State lawmakers began restricting the locations smokers can light up more than 30 years ago when they passed the Minnesota Clean Indoor Air Act. Rep. Tom Huntley, DFL-Duluth, says this year's Freedom to Breathe Act will complete the work begun in 1975.
"This act basically protects all employees from having to breathe somebody else's smoke. So, I think it's a big step and a big advance for the state," Huntley says.
Huntley and other supporters of the ban say bar and restaurant employees deserve the same health protections enjoyed by other workers. He says their health is currently at risk from exposure to secondhand smoke.
"The statistics would indicate that about 580 people in Minnesota die every year from secondhand smoke, not primary smoke but secondhand smoke. So, this will protect everybody in the workplace," Huntley says.
Huntley and the other conference committee members did exempt a few workplaces including tobacco shops, the cabs of commercial trucks, scientific studies and Native American ceremonies.
But lawmakers removed provisions that would have let stage actors, farm hands and private club members light up cigarettes. They also scrapped a provision in the House bill allowing for ventilated smoking rooms. The conference committee also ditched the Senate's plan to allow outdoor smoking patios, leaving that issue for local governments to decide. Sen. Kathy Sheran, DFL-Mankato, is pleased the bill is back to its original form.
"I think it's been beaten up. It's been reviewed. Everybody had a long time to have their perspective heard in various committees in both the House and the Senate. And for it to go through that process and wind its way back to the conference committee and end up in its current form I think is an indication that it was a pretty good bill," she says.
Both Democrats and Republicans support the statewide smoking ban. Opposition to the bill is also bipartisan. Rep. Tom Rukavina, DFL-Virginia, has been one of the most vocal critics. He still argues against including bars in the ban.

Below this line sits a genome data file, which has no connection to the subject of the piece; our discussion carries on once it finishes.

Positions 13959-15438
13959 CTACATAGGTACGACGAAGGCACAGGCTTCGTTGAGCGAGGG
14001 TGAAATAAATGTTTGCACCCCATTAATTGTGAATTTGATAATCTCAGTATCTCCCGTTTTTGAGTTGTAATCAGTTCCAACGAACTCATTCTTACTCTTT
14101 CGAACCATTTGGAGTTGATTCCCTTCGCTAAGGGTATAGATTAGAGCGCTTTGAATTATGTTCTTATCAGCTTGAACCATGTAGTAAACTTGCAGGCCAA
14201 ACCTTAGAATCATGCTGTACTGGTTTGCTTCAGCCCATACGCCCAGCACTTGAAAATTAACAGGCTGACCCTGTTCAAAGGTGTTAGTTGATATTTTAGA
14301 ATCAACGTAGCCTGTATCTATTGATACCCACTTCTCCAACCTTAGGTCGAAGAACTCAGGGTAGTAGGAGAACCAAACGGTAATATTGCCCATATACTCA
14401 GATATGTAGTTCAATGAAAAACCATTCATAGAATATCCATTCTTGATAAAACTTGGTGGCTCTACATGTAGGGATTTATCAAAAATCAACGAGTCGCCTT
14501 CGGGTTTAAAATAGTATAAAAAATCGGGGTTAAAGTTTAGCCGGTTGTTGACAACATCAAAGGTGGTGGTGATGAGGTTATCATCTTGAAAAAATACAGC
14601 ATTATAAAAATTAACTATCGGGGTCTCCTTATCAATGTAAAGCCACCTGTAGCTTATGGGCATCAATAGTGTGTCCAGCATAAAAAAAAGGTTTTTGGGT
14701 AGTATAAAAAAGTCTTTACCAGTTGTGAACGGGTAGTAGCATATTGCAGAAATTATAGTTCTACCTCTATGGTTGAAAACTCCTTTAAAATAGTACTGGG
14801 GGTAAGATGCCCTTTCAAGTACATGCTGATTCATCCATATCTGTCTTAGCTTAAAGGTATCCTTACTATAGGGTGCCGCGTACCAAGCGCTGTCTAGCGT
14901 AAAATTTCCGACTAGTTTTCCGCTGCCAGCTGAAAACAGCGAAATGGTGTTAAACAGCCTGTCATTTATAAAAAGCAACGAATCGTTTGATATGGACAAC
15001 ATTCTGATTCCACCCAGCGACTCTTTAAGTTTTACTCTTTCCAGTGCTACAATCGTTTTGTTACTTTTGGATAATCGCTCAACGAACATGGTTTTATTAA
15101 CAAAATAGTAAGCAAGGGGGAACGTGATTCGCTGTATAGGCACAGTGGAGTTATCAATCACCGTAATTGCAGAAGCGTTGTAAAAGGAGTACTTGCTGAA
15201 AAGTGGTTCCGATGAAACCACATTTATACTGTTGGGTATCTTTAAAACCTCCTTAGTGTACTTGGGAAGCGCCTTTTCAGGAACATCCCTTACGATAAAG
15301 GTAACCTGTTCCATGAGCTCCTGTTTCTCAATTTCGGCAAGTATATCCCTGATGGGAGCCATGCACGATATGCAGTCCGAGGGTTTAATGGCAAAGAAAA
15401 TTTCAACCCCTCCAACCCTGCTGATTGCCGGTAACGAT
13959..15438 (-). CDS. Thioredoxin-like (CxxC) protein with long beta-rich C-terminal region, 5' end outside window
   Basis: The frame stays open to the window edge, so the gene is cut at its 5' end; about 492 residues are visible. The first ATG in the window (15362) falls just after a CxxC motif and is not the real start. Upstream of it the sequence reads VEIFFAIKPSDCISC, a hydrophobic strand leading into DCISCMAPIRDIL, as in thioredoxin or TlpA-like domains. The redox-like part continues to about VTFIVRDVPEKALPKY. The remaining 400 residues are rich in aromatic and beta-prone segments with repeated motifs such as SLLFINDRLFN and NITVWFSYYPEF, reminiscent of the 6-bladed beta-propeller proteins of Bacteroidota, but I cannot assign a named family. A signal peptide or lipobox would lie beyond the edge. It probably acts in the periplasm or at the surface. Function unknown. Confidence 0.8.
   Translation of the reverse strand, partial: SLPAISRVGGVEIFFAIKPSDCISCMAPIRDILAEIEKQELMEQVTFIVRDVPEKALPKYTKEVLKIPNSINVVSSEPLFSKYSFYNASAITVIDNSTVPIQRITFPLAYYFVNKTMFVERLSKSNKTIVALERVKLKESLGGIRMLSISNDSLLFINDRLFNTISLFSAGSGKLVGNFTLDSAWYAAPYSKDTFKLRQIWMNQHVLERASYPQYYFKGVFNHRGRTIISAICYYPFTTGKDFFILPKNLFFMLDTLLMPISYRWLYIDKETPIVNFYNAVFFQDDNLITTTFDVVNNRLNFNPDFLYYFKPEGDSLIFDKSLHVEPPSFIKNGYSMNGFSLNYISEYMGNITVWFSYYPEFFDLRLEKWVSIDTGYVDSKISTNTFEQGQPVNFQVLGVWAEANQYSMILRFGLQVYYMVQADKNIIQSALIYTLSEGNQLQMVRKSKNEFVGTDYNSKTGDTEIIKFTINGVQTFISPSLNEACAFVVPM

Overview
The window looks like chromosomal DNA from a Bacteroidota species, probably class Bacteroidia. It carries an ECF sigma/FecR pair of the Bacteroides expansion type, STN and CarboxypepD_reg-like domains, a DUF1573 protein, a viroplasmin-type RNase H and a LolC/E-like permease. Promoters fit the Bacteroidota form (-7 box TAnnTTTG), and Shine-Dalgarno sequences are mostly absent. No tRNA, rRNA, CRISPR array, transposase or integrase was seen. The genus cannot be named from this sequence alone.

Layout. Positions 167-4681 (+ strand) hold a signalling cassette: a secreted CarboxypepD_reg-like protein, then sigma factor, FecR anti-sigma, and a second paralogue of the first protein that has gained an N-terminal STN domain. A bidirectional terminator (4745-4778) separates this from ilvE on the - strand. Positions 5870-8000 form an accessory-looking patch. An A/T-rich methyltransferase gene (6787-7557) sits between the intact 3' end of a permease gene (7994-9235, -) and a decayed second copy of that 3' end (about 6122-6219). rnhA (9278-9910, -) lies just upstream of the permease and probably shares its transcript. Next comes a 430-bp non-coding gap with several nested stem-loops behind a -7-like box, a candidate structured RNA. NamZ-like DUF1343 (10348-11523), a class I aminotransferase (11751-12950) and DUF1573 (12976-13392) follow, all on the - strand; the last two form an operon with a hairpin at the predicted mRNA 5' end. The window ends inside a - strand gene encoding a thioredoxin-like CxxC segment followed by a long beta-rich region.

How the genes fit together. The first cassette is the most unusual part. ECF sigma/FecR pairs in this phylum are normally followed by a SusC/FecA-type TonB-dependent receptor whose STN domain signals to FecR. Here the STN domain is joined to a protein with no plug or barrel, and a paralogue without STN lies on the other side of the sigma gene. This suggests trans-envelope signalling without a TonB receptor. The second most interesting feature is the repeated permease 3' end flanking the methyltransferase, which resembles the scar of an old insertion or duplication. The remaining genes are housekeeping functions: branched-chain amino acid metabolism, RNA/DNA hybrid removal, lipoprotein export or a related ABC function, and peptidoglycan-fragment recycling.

"Because the bars that I go into up on the Iron Range and in Northern Minnesota in general after 8:00 at night, 75 percent of the people in there are smokers and the other 25 percent don't care. And for these people on their mission, their crusade, to shove this down everyone's throat to me is disgusting," says Rukavina.
Rukavina is predicting a close vote in the House, where lawmakers provided more exemptions to the ban. Rukavina wants the bill sent back to the conference committee for some changes.
Gov. Tim Pawlenty has often said he would sign into law a reasonable statewide smoking ban. The Republican governor had not yet seen details of the conference committee agreement, but he sounded like he was ready to support it.
"The society is moving away from smoking, and we need to do all we can to discourage smoking but also to try to protect people who don't smoke. Secondhand smoke is a real issue. It's really a concern. And I think a smoking ban is a reasonable step to try to promote public health, particularly not just the public but the people who work in these establishments," Pawlenty says.
Final passage in the House and Senate is still needed before Pawlenty gets his hands on the bill. Those floor votes could come later this week. If the measure becomes law, the statewide smoking ban would take effect August 1st.